Legitimate But Compromised Websites Deliver GandCrab Ransomware – Be Careful!

Even though ransomware infections are no longer as prevalent as they used to be some time ago, researchers working at Cisco Talos still monitor them every day to be able to identify large ransomware campaigns. Despite the fact that ransomware infections are primarily distributed via malicious spam emails, four brand new ransomware campaigns have been spotted recently. They are all directly associated with GandCrab, a nasty widely-distributed ransomware infection that has been designed by cyber criminals seeking to obtain money from users. Like many other ransomware infections, it is, traditionally, spread via spam campaigns and various exploit kits, including Rig and Grandsoft; however, there is serious evidence that compromised websites are used to deliver GandCrab too. This clearly shows that the recent decline in the prevalence of ransomware infections means nothing – cyber criminals might start distributing these infections actively again using new distribution methods at any time. That is, it is only a question of time when they will strike again.

A number of compromised websites used to deliver GandCrab Ransomware were found during the research carried out by specialists at Cisco. Let’s start from the beginning. Specialists at Cisco Talos observed a spam campaign masqueraded as an ordinary online order on April 30, 2018 for the first time. The subject line of such an email was Your Order #{Random Digits}, for example, Your Order #995621. The email itself contained a short message: “Dear Customer, to read your document please open the attachment and reply as soon as possible. Kind regards, TML Customer Support.” Also, the spam email contained an attached .zip file holding a Word document. Opening this document is where all the problems begin because it contains a macro that automatically downloads and executes GandCrab Ransomware from the compromised website. As was observed during the course of the analysis, not all emails were the same. For example, others contained VBScript files instead of .zip archives. Without a doubt, the end result is the same – GandCrab Ransomware is dropped on the user’s computer when the Word document is opened. Interestingly, the latter campaign leveraged certutil.exe, installed as part of Certificate Services, which is quite unique.


On May 2, 2018, Cisco observed another wave of spam emails. It did not differ much from the initial campaign, but there was still one noticeable difference – the location of the payload. The payload was being hosted on hxxp://172.104.40[.]92/js/kukul.exe. Even though there was nothing special about it at first glance, an in-depth analysis showed that it was, actually, a legitimate but compromised website (www[.]pushpakcourier[.]net). It belongs to the courier company located in India. As for the third campaign, the similar spam email was used, but, again, the location of the malicious payload was a compromised legitimate WordPress-based website Herbal Treatment Advisory (hxxp://herbal-treatment-advisory[.]com). On May 5 and 7, 2018, one more campaign using the same template was observed by specialists. In this case, legitimate websites used some days ago were leveraged again for malicious purposes. This clearly shows that it is not so easy for small companies to keep their websites clean. So what was the reason these websites were compromised? The biggest problem is outdated software. Not all companies manage to update software in time. Others simply lack time and expertise to do this, so, without a doubt, more attention should be paid to this problem.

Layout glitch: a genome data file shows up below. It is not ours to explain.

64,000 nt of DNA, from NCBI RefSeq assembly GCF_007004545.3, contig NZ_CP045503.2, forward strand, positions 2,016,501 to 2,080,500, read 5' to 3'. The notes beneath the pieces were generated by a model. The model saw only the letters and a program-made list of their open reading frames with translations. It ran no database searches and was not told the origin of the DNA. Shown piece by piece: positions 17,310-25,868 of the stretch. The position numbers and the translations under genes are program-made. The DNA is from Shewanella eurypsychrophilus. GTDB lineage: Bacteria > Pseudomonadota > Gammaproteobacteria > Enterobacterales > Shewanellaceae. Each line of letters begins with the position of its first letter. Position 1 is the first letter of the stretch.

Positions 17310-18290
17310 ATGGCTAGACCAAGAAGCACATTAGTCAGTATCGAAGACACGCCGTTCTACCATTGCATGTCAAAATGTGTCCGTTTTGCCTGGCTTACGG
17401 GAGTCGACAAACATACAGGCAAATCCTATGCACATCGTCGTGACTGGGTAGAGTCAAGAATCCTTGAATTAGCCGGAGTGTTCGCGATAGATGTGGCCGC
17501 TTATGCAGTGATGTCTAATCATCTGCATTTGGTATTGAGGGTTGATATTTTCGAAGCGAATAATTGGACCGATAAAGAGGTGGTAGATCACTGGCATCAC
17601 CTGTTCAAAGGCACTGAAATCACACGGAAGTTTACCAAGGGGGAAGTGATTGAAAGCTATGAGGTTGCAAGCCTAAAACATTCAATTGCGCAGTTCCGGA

As mentioned previously, the distributed infection GandCrab Ransomware is a harmful malicious application that has been developed and is mainly used by cyber criminals for money extortion. Once it infiltrates computers, it soon locks files found on the affected system using the AES (Advanced Encryption Standard) algorithm. It targets pictures, documents, videos, music, and many other files. After encrypting all these files, it marks them with the .GDCB or .CRAB extension (it depends on the version of the ransomware infection). Then, a ransom note with payment instructions is dropped. Originally, GandCrab Ransomware demands a ransom in Dash, which is another cryptocurrency similar to Bitcoin. The size of the ransom might vary, but it usually demands 1.5 Dash. It should be noted that GandCrab Ransomware is extremely prevalent in South Korea, China, Russia, and the USA, but, of course, it might illegally infiltrate computers despite the user’s location.


It is not very likely that cyber criminals behind GandCrab Ransomware will stop scanning the web looking for new websites that could be used for the distribution of this malicious application anytime soon, so website administrators should not forget to regularly check for new available patches and updates and install them. Talking about ordinary computer users, they should stay away from all spam emails, especially those with the Your Order #{Random Digits} subject line. It would also be smart to keep security software enabled on the system.


Biasini, N., Lister, N., and C. Marczewski. Gandcrab Ransomware Walks Its Way onto Compromised Sites. Cisco Talos blog.